Authors: Margot De Almeida
Title : Internet monitoring by the tax authorities
Internet monitoring by the tax authorities
In order to fight tax fraud, the tax authorities are now turning to the surveillance of social networks and online platforms.
Since 1 January 2021, tax officials and customs officers have been able to collect public user data from social networks and online platforms (Twitter, Leboncoin, Facebook, Instagram) in order to detect and punish tax and customs offences (concealment of income, false declarations, trafficking) that fall into the category of tax or customs fraud. This implementation of data collection and exploitation has been included in the decree of 13 February 2021, allowing agents to start collecting data.
I – Limits to data collection
One of the limits to data collection is that it is not possible to use facial recognition systems. It is not possible to collect these personal data, only the data that users have voluntarily made public can be necessary to identify potential fraud. The decree specifies that this can be content accessible to all, without the need to enter a password or to be registered on the social network or online platform. The decree adds that it is not possible for agents to use assumed identities by creating accounts to access this data, nor to use information in comments linked to a personal page.
The decree provides for two distinct phases: the learning and design phase and the operating phase.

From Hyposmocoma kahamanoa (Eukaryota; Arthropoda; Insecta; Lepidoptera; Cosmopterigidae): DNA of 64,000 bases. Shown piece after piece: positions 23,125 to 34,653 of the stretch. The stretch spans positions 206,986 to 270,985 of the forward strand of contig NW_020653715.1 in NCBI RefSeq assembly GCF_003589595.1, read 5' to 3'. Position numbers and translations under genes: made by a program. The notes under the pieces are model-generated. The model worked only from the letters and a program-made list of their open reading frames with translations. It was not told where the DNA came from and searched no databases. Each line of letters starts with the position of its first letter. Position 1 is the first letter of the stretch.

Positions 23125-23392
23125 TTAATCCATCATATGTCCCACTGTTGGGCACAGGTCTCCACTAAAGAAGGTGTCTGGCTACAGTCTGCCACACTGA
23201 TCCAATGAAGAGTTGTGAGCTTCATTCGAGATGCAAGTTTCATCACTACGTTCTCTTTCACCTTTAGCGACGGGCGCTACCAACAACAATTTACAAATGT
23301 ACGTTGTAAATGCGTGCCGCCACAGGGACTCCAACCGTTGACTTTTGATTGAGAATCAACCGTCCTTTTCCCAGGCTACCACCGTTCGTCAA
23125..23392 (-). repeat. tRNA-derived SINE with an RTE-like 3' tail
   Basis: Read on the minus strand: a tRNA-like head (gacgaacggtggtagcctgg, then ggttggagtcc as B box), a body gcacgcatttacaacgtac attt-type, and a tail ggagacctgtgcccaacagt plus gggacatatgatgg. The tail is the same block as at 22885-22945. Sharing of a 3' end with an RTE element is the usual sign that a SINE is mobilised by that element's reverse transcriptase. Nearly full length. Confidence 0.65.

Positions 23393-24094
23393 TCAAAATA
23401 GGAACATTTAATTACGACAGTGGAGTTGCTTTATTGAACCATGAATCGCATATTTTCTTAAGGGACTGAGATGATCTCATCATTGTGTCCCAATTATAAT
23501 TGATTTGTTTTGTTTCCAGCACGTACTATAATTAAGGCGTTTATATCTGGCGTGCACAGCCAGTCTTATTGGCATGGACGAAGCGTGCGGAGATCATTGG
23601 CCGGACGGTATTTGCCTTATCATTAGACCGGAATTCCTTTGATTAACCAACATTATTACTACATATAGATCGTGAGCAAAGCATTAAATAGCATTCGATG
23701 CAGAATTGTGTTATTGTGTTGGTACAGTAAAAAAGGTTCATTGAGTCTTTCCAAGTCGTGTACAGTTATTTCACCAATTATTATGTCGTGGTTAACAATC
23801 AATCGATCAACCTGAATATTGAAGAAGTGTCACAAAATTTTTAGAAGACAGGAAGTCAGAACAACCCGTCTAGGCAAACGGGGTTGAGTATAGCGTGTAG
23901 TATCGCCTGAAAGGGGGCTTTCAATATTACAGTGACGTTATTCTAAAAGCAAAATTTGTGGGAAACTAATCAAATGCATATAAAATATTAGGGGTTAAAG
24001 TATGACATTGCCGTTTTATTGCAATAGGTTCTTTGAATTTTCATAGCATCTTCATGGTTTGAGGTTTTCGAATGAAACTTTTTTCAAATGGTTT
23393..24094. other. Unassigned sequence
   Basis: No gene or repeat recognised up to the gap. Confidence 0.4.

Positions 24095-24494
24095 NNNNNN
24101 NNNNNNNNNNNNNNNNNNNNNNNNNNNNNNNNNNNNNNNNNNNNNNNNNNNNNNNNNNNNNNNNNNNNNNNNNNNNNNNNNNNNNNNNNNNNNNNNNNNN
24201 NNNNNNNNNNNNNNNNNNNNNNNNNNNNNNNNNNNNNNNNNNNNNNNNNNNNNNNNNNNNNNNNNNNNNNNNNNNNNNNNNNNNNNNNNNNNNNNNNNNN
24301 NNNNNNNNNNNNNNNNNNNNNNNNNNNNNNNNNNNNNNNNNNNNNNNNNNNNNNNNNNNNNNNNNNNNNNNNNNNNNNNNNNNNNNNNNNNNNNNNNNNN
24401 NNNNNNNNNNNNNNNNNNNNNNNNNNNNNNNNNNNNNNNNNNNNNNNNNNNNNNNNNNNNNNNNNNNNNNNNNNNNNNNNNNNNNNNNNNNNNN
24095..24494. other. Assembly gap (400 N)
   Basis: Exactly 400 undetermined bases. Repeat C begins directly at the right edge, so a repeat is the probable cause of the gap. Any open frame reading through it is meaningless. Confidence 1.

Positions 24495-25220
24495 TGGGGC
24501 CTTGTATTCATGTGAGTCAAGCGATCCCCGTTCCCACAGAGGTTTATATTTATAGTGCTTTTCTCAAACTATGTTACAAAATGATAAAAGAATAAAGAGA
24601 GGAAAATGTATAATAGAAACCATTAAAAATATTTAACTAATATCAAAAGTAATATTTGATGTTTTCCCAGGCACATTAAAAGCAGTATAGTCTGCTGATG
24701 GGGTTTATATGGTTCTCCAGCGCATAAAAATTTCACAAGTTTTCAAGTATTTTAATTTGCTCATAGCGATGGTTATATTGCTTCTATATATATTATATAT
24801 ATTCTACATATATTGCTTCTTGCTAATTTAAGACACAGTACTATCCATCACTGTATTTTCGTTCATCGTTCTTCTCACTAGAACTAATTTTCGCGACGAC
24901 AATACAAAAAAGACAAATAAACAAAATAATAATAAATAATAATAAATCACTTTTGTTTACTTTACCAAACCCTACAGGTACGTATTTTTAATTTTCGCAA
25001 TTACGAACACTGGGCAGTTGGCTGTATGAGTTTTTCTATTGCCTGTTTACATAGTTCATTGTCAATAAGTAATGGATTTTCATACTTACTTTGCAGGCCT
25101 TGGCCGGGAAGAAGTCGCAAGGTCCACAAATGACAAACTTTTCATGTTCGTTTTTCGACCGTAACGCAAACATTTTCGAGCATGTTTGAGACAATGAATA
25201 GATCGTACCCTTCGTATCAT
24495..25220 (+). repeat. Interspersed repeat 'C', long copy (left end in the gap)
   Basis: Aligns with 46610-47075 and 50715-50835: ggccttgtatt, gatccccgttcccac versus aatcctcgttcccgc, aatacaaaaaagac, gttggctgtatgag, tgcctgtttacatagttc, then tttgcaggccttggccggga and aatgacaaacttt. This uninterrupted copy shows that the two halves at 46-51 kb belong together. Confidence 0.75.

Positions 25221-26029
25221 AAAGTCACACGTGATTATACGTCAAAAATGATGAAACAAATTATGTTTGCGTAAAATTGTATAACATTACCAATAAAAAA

– In the learning and design phase, the agents develop tools to facilitate fraud searches, which will subsequently enable them to detach information from the mass of data, particularly by means of keywords and typology. These tools will also make it possible to associate a person with all the accounts he or she may have online. The system will cross-reference the data with geographical locations, making it possible to identify geographical location indicators.
– In the exploitation phase, the agents will exploit the data to search for and pursue potential tax or customs fraud. To do this, they have access to automated tax fraud processing software that allows them to make comparisons. If they observe fraud or indications of fraud, all the information is transmitted by the agents to the tax or customs inspectors so that they can carry out inspection operations.
II – Duration of data retention.
During the learning and exploitation phase, the duration of the data collected varies according to their nature:
– 5 days before their destruction for account identification data and sensitive personal data.
– 1 year for data likely to contribute to the detection of fraud or constituting an indication of fraud
– The entire duration of the procedure when the data is used in the context of a criminal, tax or customs procedure
– 30 days for other data.
These methods ensure that the State can control and monitor taxpayers’ computer data, thus limiting the risk of fraud.
If you think any of the above might apply to you, feel free to get in touch [email protected]